Tag Archives: Gerard McMurray

What Might Have Been

The Forever Purge

by Hope Madden

Now, I’m not suggesting any of the Purge films were subtle. Creator James DeMonaco wielded a blunt political instrument from the start.

Quick recap: In the near future, a far-right government, the New Founding Fathers, establishes a single night of lawlessness to encourage Americans to purge themselves of all their hate and anger. And, you know, take their frustrations out on the homeless, the poor, and the otherwise generally oppressed.

So, a pretty easy metaphor to figure out, although most installments contained an interesting idea here, some memorable imagery there. Gerard McMurray’s 2018 The First Purge was impressively topical and prescient, and genuinely angry. In it, the filmmakers essentially looked at Trump’s America and asked: How did we get here?

In a way, all of these films have led organically to The Forever Purge, a film with a premonition of what would have happened if Trump’s America had been allowed to – or would ever again – continue on its natural course.

It’s hard to blame filmmakers for losing optimism in the face of the national shame of January 6. In this installment, entitled, angry white people have decided that one night is not enough, so they organize online and just take over the country.

DaMonaco returns as writer, while Everardo Gout directs. Gout’s sensibilities lean heavily toward action. The Forever Purge is essentially an action thriller with a social conscience (and about as much subtlety as you’ve come to expect from the franchise).

There is no forgiveness in this installment, and maybe there shouldn’t be. But The Forever Purge loses the humanity of the better episodes in the series. At its worst, it’s a political outcry by way of a predictable horror film that’s pretty light on horror. At its best, it’s a poignant upending of this country’s fundamental, foundational racism.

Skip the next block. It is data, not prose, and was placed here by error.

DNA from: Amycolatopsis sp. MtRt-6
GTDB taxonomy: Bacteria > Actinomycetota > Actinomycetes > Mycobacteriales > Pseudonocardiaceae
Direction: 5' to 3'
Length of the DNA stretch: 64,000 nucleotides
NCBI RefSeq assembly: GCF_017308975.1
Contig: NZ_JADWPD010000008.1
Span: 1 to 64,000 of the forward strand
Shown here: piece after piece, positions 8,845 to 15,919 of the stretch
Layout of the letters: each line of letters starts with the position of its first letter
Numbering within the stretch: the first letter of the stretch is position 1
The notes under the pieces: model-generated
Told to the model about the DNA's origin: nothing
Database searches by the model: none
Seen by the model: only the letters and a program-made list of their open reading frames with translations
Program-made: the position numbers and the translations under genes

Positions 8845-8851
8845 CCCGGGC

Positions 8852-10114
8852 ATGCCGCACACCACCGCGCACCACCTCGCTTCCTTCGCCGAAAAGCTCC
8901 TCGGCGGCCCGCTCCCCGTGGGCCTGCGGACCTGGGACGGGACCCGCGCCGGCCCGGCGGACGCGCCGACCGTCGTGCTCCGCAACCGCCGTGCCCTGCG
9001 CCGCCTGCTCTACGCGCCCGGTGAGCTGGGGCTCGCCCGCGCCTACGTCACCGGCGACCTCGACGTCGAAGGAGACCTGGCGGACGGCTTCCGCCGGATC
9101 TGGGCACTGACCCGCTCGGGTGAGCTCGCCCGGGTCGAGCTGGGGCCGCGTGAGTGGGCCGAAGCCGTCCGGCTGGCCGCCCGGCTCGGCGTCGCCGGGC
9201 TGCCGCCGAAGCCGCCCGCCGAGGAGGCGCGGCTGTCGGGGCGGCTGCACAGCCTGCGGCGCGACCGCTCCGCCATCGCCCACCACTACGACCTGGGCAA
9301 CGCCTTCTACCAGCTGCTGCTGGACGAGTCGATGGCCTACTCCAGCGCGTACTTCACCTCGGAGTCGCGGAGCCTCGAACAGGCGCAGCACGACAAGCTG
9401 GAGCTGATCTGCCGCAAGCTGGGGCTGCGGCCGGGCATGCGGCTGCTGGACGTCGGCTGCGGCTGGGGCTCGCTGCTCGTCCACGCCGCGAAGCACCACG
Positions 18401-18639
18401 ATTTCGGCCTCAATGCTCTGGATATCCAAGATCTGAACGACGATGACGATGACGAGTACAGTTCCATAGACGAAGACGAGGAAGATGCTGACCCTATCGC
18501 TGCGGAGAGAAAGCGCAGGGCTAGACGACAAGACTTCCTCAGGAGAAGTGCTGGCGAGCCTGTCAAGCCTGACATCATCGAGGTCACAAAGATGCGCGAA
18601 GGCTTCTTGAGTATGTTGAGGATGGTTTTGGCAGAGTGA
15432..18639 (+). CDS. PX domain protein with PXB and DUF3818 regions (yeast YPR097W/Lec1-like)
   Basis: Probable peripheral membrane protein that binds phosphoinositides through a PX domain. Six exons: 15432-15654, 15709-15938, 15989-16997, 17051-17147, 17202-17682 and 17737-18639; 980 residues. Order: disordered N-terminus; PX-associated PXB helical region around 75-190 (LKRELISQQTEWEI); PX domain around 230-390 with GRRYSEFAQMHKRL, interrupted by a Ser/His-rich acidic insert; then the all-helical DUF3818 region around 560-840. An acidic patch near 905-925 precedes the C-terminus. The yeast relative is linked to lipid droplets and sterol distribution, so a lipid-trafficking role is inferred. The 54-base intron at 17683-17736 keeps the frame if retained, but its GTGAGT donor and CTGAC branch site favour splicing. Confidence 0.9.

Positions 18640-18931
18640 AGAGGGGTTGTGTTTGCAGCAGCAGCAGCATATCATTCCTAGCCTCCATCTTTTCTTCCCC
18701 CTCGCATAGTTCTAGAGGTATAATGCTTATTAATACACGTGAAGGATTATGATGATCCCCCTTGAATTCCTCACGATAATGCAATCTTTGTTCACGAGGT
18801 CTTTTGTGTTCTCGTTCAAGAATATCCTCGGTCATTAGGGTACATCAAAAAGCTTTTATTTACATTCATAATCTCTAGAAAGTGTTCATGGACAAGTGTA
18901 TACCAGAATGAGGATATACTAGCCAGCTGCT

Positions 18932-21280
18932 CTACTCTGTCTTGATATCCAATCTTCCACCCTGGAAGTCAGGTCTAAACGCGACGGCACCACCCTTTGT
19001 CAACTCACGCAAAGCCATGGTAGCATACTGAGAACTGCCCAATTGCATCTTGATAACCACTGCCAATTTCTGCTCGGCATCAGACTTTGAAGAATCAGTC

Great Again

The First Purge

by Hope Madden

Is it me, or does Independence Day feel a little tough to celebrate this year? Is there a downward spiral going on that seems like the backstory of a dystopian SciFi novel? One where the Supreme Court finally crumbles to an administration that embraces white supremacy, gun violence and toxic masculinity?

Oh, it’s not just me, then?

You want to see a movie?

Five years ago, writer/director James DeMonaco spun a tale of a government-sanctioned, pseudo-religious night of violence meant to purge us of our evil. The Purge turned out to be a cautionary tale: if we’re not careful, this could happen.

Three films later, allegories are cast aside. From tiki torches to pussy grabbers, this is Trump’s America.

The First Purge takes us back to the experiment that set off the once-annual night of mayhem. A test, funded by the NRA and backed by the far-right government, is carried out on Staten Island.

DeMonaco returns to write the latest installment, but for the first time he hands off directing duties. Gerard McMurray makes his feature directing debut with a film that does not mix messages.

The African American director and his primarily African American cast take us inside a film that, if it’s not America today, it’s America of like three weeks from now.

DeMonaco didn’t have to work too hard for his script. From robed Klansmen to unrepentant, officially-sanctioned police officers with badges and billy clubs, to doughy white political mouthpieces altering facts to further their agenda, DeMonaco pulls nightmares from reality and pastes them together in a world that’s almost more comforting in that it’s supposed to be fantasy.

McMurray struggles a bit with action sequences, although, as he follows one misguided young man, he does manage a funhouse atmosphere that creates a giddy tension.

His cast, including Lex Scott Davis, Y’lan Noel and Marisa Tomei, offer entirely solid performances in fairly underwritten roles. Meanwhile, Rotimi Paul cuts an impressive figure as Skeletor, one of the few citizens of Staten Island genuinely interested in participating in the experiment.

McMurray and DeMonaco are not all gloom and doom. Mercifully, they root their story in a realistic optimism that we, the citizens of the United States—potential voters, all—are not as easily manipulated as the powerful may think. We are not sheep. Not one of us is expendable and we outnumber them.

God bless America.